Spaghetti Models

While I would never want to go back to the days where hurricanes showed up without any advance warning, the current methods may just provide too much information.

Case in point:
The Weather Channel has a Storm Tracker. It takes those models from the National Hurricane Center and expands the information. For instance, you can zoom in on that map to street level.

Earlier today, it showed the eye of the storm passing three blocks away from my sister's house. Granted, the eye is huge, so her house would be in that-but it's the winds on the back side of the eye that inflict the most damage.

When I looked at it a couple of hours ago, it passed over Betsy and Tod's old house (and my sister's old apartment from her single days). Now, it passes about 1/4 mile east of the gas station where Ed and I met when we worked together years ago.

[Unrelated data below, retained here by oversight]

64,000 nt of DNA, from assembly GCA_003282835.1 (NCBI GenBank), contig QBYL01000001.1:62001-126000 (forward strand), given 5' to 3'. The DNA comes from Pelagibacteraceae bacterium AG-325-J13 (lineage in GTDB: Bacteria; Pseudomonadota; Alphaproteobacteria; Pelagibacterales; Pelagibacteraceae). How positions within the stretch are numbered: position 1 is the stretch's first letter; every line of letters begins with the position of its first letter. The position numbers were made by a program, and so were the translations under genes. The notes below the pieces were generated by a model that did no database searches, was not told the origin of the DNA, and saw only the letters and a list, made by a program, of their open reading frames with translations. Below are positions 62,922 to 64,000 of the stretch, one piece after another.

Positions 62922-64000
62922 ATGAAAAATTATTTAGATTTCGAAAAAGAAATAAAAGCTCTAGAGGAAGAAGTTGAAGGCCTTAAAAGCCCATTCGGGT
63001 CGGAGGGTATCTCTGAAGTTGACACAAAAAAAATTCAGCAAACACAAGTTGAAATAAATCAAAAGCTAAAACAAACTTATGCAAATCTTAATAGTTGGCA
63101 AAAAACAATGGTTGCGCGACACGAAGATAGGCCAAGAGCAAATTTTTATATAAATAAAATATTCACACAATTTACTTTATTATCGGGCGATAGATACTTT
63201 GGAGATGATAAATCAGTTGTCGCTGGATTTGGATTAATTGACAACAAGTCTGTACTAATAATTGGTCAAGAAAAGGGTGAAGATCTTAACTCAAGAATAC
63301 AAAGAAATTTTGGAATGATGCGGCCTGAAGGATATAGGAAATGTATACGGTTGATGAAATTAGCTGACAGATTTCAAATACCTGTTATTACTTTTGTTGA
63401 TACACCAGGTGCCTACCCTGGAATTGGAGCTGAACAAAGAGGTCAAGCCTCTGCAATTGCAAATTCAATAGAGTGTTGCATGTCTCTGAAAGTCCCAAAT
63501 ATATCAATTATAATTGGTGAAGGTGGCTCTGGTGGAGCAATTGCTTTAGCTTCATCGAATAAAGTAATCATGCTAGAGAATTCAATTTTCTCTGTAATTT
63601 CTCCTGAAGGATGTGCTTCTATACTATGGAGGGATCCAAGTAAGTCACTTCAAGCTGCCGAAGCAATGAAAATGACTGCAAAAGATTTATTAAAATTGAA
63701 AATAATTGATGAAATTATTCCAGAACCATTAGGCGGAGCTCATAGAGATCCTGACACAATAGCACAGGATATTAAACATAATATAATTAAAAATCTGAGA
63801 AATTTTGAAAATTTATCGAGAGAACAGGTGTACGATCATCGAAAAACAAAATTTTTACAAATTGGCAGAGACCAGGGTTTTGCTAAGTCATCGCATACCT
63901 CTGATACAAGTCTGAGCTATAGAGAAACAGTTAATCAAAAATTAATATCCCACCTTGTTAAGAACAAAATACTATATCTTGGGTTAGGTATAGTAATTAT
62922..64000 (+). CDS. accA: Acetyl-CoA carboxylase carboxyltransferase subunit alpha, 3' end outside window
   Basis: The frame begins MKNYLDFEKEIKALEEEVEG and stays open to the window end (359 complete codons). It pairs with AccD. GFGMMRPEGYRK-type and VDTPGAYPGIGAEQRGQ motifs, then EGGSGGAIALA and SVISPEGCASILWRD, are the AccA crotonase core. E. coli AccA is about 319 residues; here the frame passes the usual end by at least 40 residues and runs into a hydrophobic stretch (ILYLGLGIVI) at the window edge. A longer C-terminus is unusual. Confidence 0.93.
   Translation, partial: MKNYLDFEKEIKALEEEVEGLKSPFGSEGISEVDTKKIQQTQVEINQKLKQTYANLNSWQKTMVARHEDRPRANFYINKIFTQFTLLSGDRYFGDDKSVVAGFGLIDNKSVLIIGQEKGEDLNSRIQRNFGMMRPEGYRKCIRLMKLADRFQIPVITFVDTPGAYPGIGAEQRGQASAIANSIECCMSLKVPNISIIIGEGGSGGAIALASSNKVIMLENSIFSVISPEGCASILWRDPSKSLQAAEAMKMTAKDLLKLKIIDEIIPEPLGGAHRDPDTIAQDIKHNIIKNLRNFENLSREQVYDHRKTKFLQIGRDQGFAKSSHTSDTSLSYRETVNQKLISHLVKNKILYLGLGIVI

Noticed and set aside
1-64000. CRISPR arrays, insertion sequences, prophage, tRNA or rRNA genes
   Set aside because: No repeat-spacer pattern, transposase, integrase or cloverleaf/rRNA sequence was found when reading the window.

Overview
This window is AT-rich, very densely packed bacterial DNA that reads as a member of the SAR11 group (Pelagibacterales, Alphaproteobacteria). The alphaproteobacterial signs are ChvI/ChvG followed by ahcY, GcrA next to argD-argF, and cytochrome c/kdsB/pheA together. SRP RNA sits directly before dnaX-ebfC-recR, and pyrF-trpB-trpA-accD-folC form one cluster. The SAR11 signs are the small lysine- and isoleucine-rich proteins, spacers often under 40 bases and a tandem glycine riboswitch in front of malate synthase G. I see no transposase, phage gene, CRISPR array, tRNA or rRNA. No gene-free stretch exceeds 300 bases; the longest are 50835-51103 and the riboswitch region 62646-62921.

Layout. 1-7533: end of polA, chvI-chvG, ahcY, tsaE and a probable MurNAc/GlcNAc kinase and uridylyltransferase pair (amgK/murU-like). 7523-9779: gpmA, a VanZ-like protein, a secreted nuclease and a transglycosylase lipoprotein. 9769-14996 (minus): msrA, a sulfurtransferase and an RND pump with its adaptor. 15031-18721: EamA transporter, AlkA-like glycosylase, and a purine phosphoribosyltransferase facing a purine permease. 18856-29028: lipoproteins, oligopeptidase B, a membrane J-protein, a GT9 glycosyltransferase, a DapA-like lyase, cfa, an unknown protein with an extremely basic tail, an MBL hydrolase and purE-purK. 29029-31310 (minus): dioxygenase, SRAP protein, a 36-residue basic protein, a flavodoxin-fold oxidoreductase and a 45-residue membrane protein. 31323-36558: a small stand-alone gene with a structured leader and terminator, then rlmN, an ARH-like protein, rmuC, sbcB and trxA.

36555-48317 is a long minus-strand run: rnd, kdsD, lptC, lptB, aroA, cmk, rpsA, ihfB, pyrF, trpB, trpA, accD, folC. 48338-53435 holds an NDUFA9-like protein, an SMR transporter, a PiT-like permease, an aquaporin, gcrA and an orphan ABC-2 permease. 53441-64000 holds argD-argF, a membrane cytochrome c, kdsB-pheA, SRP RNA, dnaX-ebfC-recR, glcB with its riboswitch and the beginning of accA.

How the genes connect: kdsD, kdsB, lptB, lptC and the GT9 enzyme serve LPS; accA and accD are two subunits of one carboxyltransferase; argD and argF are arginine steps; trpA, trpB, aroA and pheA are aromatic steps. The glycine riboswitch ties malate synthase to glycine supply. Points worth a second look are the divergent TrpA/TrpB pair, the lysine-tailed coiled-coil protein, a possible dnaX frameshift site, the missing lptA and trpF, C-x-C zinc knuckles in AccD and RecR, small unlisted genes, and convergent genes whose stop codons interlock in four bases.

A lot can change between now and when it makes landfall in NY. I'm kind of hoping for an outcome like Belle in 1976, where the storm pretty much made landfall and fell apart. The last big storm to hit Long Island in 1985 and I wasn't even there to witness it, as the family was up in Buffalo for a wedding.

All I know is that a lot of people I care about are in the cone of possibility and I'd rather this one boomerang further right, not make major landfall and keep going into the colder waters of the north Atlantic.

Wishful thinking, based on those street level views...



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